Community-based multi-disease prevention campaigns for controlling human immunodeficiency virus-associated tuberculosis

A B Suthar, E Klinkenberg, A Ramsay, N Garg, R Bennett, M Towle, J Sitienei, C Smyth, C Daniels, R Baggaley, C Gunneberg, B Williams, H Getahun, J van Gorkom, R M Granich

Research output: Contribution to journalArticlepeer-review


Human immunodeficiency virus (HIV) infection increases the risk of tuberculosis (TB) 21-34 fold, and has fuelled the resurgence of TB in sub-Saharan Africa. The World Health Organization (WHO) recommends the Three I's for HIV/TB (infection control, intensified case finding [ICF] and isoniazid preventive therapy) and earlier initiation of antiretroviral therapy for preventing TB in persons with HIV. Current service delivery frameworks do not identify people early enough to maximally harness the preventive benefits of these interventions. Community-based campaigns were essential components of global efforts to control major public health threats such as polio, measles, guinea worm disease and smallpox. They were also successful in helping to control TB in resource-rich settings. There have been recent community-based efforts to identify persons who have TB and/or HIV. Multi-disease community-based frameworks have been rare. Based on findings from a WHO meta-analysis and a Cochrane review, integrating ICF into the recent multi-disease prevention campaign in Kenya may have had implications in controlling TB. Community-based multi-disease prevention campaigns represent a potentially powerful strategy to deliver prevention interventions, identify people with HIV and/or TB, and link those eligible to care and treatment.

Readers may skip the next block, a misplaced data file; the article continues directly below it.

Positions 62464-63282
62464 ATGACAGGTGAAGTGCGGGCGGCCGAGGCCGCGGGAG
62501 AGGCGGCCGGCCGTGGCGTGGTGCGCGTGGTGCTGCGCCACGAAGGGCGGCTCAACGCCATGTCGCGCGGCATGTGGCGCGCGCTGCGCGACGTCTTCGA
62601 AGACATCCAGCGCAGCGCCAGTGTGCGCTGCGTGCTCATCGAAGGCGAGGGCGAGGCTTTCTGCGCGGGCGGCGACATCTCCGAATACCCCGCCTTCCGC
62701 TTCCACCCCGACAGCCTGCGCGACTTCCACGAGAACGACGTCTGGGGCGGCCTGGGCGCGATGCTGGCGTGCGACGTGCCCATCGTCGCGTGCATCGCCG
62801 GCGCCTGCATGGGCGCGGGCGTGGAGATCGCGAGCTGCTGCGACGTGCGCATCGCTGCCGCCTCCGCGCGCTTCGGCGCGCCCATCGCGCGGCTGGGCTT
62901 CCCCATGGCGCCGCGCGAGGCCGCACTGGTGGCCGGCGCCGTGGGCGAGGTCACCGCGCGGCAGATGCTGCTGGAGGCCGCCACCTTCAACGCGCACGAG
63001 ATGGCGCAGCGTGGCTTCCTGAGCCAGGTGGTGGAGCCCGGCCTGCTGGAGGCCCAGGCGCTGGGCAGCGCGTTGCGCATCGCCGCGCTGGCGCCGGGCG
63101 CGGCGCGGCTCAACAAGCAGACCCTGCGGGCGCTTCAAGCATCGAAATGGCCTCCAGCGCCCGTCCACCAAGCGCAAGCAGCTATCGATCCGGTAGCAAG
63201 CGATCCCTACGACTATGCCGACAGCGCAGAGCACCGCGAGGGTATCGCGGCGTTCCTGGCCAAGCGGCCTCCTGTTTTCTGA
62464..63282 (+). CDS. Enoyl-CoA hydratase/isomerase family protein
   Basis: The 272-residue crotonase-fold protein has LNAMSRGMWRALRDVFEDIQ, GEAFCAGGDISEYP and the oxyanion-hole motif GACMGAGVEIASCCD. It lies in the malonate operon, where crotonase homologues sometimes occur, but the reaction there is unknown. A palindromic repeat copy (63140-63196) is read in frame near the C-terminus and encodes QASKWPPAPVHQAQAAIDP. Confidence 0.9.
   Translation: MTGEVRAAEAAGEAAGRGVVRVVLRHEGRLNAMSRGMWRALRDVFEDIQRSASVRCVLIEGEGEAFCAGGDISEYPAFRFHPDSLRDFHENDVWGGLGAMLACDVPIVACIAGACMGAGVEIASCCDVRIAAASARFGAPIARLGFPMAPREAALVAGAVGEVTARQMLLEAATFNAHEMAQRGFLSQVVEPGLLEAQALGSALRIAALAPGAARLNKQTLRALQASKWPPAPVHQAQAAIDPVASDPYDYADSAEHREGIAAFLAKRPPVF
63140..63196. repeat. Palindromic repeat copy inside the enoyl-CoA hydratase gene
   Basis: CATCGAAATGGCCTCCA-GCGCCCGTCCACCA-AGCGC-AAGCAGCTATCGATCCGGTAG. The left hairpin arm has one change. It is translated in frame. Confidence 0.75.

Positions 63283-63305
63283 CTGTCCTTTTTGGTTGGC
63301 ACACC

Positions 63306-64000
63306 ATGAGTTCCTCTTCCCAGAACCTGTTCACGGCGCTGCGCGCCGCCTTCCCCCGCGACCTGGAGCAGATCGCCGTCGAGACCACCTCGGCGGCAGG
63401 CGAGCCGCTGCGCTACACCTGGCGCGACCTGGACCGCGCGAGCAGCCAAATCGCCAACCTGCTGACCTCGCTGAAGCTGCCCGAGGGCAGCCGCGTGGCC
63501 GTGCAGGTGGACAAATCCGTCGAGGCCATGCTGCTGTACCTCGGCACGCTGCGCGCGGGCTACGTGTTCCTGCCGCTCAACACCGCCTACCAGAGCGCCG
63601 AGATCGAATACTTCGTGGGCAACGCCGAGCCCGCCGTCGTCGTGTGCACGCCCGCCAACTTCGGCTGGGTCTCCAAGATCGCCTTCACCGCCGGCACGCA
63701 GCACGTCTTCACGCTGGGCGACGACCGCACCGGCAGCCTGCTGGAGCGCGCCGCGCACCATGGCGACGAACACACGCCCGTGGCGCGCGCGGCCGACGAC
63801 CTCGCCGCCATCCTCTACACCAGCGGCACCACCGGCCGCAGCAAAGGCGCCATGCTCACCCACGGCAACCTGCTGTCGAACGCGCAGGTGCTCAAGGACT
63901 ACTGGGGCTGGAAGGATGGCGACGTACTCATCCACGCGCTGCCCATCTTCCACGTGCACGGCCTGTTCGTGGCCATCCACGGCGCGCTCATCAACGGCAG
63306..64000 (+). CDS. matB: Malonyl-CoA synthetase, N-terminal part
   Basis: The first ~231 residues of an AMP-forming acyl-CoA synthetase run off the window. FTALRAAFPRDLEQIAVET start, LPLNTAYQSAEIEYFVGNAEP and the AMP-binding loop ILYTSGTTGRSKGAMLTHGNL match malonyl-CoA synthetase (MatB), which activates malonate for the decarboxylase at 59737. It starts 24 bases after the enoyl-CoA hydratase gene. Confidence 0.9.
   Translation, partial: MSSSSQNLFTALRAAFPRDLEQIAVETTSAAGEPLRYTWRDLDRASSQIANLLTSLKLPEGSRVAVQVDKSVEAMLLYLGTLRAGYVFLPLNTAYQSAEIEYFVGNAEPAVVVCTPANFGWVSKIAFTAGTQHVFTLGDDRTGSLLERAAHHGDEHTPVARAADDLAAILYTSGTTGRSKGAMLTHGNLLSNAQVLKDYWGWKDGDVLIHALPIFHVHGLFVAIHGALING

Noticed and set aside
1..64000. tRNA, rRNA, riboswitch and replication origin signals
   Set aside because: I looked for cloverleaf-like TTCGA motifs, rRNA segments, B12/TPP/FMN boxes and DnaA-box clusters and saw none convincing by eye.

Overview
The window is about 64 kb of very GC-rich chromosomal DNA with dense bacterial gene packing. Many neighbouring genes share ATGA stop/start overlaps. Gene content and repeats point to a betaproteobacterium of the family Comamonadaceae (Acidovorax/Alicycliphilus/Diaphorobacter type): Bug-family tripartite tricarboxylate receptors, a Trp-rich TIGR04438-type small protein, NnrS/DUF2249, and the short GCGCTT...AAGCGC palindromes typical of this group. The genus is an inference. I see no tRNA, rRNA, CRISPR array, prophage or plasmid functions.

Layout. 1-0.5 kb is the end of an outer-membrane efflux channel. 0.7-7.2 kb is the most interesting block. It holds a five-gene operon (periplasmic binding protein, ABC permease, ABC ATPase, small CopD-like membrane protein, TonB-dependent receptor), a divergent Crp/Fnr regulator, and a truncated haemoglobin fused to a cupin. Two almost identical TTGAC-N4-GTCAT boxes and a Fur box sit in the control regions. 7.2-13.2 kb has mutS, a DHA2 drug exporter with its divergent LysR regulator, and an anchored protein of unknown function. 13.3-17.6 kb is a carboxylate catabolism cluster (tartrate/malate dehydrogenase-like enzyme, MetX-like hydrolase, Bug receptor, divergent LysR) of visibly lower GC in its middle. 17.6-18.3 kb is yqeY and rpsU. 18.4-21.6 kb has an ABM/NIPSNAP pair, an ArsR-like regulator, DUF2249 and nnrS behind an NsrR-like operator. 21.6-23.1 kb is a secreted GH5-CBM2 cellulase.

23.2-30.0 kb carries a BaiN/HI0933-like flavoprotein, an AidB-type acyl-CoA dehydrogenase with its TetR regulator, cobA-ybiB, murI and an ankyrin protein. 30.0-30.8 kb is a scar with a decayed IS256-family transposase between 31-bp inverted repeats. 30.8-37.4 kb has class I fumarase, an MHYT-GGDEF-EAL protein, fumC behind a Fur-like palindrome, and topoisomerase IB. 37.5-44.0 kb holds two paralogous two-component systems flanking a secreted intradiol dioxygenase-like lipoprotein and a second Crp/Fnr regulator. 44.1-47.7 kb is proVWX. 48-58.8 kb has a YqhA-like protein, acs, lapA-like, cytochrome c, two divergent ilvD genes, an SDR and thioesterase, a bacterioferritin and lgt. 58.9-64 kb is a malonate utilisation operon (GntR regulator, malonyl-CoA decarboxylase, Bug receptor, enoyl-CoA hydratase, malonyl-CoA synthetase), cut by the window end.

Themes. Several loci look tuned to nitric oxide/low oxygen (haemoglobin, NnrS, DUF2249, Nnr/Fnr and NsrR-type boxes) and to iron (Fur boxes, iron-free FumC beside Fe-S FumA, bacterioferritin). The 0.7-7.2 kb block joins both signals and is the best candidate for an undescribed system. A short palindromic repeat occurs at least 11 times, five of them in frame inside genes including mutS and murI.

Original languageEnglish
Pages (from-to)430-6
Number of pages7
JournalInternational Journal of Tuberculosis and Lung Disease
Issue number4
Publication statusPublished - Apr 2012


  • AIDS-Related Opportunistic Infections/epidemiology
  • Africa South of the Sahara/epidemiology
  • Anti-HIV Agents/therapeutic use
  • Antitubercular Agents/therapeutic use
  • Community Health Services/organization & administration
  • Delivery of Health Care/organization & administration
  • HIV Infections/complications
  • Humans
  • Isoniazid/therapeutic use
  • Tuberculosis/epidemiology
  • World Health Organization


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